I grew the large pumpkin on the right, my neighbor gifted me the one on the left. Notice the small turnip on the left too.

I’ve always liked Halloween. Perhaps it’s because I like being someone I am not or because I am glad for the changing seasons and the tendency towards inward focus. As are most holidays, Halloween involves a blend of Christian and Pagan rituals. The Christian holiday is All Saints Day and All Souls Day when Christians celebrate and honor their dead. The Pagan holiday is Samhain or the Celtic Feast of the Dead and the Celtic new year. On Halloween night it is said the veil between the worlds of the living and dead is lifted and spirits are able to visit the earth. Because of this inherent danger many rituals have developed to protect oneself from any spirit that may mean harm. The foremost ritual being wearing a costume or camouflage of sorts so as to not be recognized.

My favorite herb of Halloween is Calendula or Mary’s Gold used to honor the Virgin Mary. It is a protective herb and is used in the Mexican tradition of Dia de los Muertos. Calendula with its bright, sunny appearance is placed either on a home altar or at the cemetery to help a deceased loved one find their way to living family members. Calendula also symbolizes grief that we may feel. Since Calendula is not native to Mexico, it is likely one of the Tagetes species was traditionally used as ‘marigold’.

Apples symbolize Halloween as they ripen this time of year. They are a symbol of love and fertility. It is said that the first girl to be able to bite an apple while bobbing would marry during the coming year.

Pumpkin is probably the most used symbol of Halloween. Although there are many stories about the jack-o’lantern the one I like goes like this:

Jack was a stingy, greedy man who was also fond of playing tricks on the devil. The devil’s revenge was to condemn Jack to walk the earth with only a lantern for light until Judgment day. In Ireland this lantern was made in a turnip, but the tradition changed to a pumpkin in the US because their larger size was more desirable. I grew turnips this year and might give the turnip lantern a try.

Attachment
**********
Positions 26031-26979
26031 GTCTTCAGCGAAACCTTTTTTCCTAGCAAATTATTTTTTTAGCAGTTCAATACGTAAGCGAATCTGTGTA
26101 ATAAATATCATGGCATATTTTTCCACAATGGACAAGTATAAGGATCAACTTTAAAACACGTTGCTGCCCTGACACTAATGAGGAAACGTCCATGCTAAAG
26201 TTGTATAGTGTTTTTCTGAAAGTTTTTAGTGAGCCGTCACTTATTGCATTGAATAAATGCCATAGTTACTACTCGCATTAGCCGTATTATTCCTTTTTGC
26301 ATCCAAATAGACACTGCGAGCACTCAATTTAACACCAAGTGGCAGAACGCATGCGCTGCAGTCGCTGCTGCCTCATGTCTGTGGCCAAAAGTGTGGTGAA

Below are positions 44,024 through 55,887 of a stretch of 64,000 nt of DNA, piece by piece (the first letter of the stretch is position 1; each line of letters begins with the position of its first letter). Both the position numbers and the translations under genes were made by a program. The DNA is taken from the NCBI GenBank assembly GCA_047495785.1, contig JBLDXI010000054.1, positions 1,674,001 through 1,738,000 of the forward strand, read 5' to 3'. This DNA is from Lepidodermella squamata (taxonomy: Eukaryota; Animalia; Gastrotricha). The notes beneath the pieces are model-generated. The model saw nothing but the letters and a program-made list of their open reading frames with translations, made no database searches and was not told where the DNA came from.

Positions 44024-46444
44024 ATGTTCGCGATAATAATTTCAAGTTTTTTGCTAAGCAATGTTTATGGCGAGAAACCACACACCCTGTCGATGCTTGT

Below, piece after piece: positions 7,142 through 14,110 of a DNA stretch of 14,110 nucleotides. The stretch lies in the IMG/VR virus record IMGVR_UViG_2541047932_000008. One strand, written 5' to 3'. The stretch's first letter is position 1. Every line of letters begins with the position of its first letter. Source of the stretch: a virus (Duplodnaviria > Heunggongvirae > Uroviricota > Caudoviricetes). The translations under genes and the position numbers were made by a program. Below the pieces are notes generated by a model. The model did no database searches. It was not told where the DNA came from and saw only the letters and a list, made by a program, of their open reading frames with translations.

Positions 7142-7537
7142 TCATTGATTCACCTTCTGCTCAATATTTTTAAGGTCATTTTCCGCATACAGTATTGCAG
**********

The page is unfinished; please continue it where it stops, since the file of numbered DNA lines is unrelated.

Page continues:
Many of the herbs were used during the Halloween season in the Middle Ages for protection and to cast away evil spirits. Among these are:
• Juniper which can be laid at the front door to deter witches and bad spirits.
• Rue, once called the “herb of grace of Sundays” was hung from doorways to ward off witches and spells. It was also used as protection from the plague during the Middle Ages. Branches of rue were sometimes used to sprinkle holy water in the Catholic Mass, now pine branch is the preferred method.
• St. John’s wort was hung at windows to keep evil spirits from entering the house.
• Rosemary, so called because it is the “Rose of Mary” was put over the cradle of babies for protection as well as under pillows.

Belladonna (Atropa belladonna) was said to be used as a ‘flying ointment’ by some. An extract of this herb absorbed through the skin gave the user a feeling of flying or astral projection. This herb however can be deadly and should not be used.

My Halloweens of the past 17 years have consisted of trick or treating with my children. I love trick or treating as it seems a good ‘neighborhood’ ritual; time to check in with neighbors for a short chat before everyone closes themselves in for the winter. I also typically have a fire in the grill and let the kids cook hot dogs (veggie dogs) over the fire. This is reminiscent of the ancient Celtic bonfires.
This may be the last year for trick or treat as my children are older so new traditions may arise next year; but bonfires are always fun!
Have a happy and safe Halloween.